The parking lot adjacent to the Franciscan Church of the Transfiguration is the departure point for the short dirt path that passes by the moat of the mediaeval fortress and, a hundred meters further on, meets up with a path indicated by black trail markings. The pine trees that grow here were planted during the British Mandate, and they lean over crookedly, borne down by the winds and the weight of years. Here we turn left. The path takes us past the back of the Church of the Transfiguration and the southeastern corner of the mediaeval fortress. The moat and the remains of the wall are clearly visible. The ruined buildings and cisterns outside the fortress may have belonged to the Jewish fort that stood here at the time of the revolt against the Romans.
Opposite the Church of the Transfiguration we pass by a red-marked path that leads eastwards down the mountain to the highway from Afula to Kfar Tavor (Route no. 65). Here we find ourselves in the middle of a park-like forest of Tabor oaks that offers a magnificent view of Lower and Eastern Galilee, the Jezreel Valley, Nahal Tavor (“Tabor Stream”), Mount Gilboa and the Mountains of Gilad on the far side of the River Jordan.
Now the summit path crosses the eastern side of the top of the mountain, passing by a blue-marked trail that leads down towards Gazit Junction. Our route takes us to the northwestern corner of the mediaeval fortress, where we can observe the very impressive ruins of the corner tower and the moat hewn into the rock. Even more impressive, however, is the wonderful view of the heights of Lower and Eastern Galilee before they plunge down into Yavne’el Valley and the gully of Nahal Tavor. Kibbutz Beit Keshet and Kadoorie Agricultural High School are displayed as if in the palm of a hand, as are the expanses all the way to Mount Hermon.
A little further on we can see on the left the mouth of a cave hewn into the rock and decorated with a man-made arch. At some point in the past it may have served as a dwelling for monks. In wintertime meadow saffron, grape hyacinth, crocus, anemone and asphodel bloom gaily at the sides of the path, and in spring the Persian lily (Fritillaria persica) comes into flower.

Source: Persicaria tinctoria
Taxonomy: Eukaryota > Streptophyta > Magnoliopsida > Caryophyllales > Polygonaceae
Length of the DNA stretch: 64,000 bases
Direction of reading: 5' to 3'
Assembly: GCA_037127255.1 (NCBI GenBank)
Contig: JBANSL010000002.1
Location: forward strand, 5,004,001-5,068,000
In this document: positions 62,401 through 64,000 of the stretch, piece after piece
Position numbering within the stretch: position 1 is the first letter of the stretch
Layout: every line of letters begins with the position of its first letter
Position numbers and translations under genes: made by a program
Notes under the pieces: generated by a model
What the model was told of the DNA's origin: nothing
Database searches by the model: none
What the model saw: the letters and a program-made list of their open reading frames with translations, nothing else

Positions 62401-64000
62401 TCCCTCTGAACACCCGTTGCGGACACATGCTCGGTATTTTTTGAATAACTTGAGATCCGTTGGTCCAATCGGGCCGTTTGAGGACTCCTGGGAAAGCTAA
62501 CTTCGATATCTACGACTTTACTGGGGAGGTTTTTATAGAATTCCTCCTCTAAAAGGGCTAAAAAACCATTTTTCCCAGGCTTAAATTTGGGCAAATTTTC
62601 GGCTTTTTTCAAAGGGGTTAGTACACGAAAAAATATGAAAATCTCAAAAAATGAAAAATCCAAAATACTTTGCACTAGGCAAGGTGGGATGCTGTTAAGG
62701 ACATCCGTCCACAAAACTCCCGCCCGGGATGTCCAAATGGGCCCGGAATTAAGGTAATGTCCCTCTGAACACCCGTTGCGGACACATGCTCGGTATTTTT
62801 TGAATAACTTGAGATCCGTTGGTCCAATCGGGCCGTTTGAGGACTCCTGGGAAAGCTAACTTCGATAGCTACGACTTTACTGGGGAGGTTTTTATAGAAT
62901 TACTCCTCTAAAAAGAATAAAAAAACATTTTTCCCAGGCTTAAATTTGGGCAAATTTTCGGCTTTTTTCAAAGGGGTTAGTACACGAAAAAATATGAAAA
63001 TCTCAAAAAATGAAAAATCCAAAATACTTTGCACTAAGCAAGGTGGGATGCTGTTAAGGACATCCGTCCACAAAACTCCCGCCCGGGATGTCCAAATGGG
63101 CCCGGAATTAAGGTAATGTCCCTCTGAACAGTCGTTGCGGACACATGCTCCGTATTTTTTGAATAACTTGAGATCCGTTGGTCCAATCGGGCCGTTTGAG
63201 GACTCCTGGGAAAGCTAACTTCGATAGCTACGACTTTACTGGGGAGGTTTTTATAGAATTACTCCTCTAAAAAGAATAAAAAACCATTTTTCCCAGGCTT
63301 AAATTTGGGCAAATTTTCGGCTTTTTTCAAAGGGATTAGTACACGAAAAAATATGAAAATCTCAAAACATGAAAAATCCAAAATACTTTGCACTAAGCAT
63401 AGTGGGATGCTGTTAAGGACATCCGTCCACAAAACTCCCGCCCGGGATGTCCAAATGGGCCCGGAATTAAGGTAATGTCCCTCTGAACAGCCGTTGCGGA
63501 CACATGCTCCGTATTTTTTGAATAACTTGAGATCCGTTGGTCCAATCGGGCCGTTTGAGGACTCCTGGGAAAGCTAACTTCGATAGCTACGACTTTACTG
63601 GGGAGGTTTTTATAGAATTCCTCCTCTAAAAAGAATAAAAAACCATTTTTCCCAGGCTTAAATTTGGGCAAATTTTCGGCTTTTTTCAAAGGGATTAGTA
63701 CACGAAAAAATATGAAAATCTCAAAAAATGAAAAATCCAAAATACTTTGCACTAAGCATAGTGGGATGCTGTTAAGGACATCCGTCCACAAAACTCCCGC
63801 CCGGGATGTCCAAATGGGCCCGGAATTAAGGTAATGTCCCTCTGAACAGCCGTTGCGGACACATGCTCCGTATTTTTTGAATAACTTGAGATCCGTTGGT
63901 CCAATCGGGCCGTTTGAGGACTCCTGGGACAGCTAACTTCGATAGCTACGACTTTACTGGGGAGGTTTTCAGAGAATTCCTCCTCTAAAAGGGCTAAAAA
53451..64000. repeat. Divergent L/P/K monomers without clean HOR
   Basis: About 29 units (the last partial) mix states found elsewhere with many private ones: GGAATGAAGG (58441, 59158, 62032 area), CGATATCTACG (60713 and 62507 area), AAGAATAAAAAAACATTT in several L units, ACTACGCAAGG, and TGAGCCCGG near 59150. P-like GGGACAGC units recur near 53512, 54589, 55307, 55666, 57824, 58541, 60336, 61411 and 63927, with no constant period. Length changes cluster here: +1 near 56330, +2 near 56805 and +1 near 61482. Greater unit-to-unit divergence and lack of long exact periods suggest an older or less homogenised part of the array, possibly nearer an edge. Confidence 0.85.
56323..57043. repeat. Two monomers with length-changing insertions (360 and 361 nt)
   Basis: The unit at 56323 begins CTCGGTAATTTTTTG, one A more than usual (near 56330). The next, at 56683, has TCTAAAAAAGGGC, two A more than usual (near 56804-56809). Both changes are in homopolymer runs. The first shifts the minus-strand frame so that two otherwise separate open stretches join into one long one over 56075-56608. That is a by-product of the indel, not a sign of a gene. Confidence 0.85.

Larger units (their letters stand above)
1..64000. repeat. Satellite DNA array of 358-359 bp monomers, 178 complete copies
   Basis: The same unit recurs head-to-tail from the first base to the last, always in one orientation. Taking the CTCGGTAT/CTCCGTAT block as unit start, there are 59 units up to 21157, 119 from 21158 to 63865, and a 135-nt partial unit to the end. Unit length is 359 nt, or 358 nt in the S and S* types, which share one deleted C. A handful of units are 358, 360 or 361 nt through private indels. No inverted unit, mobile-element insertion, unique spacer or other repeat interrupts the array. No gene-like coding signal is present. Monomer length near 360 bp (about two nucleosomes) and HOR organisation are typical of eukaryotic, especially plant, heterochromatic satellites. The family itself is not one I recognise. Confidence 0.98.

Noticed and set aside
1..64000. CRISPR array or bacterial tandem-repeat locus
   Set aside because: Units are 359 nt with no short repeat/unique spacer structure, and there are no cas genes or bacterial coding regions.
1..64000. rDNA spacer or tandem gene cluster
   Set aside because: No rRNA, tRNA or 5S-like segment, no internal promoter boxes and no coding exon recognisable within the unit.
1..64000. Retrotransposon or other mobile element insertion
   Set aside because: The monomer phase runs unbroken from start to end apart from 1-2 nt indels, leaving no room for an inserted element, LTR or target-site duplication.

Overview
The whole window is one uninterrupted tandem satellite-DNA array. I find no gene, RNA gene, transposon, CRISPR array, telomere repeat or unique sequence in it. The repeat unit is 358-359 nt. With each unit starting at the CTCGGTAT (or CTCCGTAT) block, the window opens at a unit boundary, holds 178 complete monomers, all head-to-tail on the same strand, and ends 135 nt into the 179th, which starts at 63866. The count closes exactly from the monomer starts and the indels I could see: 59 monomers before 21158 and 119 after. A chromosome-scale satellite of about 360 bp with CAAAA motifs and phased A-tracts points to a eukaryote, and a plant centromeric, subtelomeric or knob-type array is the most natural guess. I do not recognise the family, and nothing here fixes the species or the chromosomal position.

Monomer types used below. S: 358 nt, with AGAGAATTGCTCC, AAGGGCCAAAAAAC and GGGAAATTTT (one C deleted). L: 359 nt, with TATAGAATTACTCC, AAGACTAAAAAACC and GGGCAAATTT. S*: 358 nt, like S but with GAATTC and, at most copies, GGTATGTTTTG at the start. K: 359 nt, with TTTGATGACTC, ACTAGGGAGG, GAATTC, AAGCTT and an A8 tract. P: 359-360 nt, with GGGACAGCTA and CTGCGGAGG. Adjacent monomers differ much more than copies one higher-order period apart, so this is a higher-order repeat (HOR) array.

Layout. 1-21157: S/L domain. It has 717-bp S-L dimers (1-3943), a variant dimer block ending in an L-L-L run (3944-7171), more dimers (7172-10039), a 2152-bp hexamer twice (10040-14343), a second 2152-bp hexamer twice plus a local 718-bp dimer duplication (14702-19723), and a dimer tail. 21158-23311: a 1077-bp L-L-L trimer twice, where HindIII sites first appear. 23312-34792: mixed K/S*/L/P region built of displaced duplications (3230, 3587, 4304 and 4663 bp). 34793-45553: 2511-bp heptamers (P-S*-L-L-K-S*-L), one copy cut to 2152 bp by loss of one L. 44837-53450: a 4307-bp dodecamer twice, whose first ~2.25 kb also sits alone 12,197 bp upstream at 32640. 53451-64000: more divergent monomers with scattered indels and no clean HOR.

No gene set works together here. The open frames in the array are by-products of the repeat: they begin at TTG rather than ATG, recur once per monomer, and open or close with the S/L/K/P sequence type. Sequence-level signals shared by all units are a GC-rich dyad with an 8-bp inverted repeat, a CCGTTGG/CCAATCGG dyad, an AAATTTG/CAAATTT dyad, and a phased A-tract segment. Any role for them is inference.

The path passes through the northern part of the summit, below the Greek Orthodox church, before turning left to its southern side. Here we come to an arched gateway that leads into a courtyard at the back of which the Chapel of Melchizedek (Malki-Zedek) is hewn into the rock. This chapel belongs to the Greek church, and its gates are usually kept locked. According to Orthodox tradition, this is the Biblical Valley of Shaveh (Emeq Shaveh), where Abraham met Melchizedek, King of Salem (Genesis 14:17-18).
From here it’s just a short distance to the Gate of the Wind, through which the road leads to the parking lot. This gate was built over a hundred years ago, and some of the stones used in its construction were taken from the fortress. We are now very close to the parking lot.
Length of route: Two kilometers. Signposting: Black trail markings.
Suitability for motor vehicles: The narrow road that winds its serpentine way up to the summit can be negotiated in a private car, but not by buses or trucks. Groups of visitors who arrive in large vehicles should park at the Tabor Terminal between the villages of Shibli and Daburiyya, and engage one of the taxis waiting at the foot of the hill to take them to the summit.
Opening hours at the Franciscan Church of the Transfiguration
Sunday to Thursday: 8.00-11.45 and 14.00-17.00.
Saturdays and holidays: Until 11.30.
The Greek Orthodox church is not open to the public.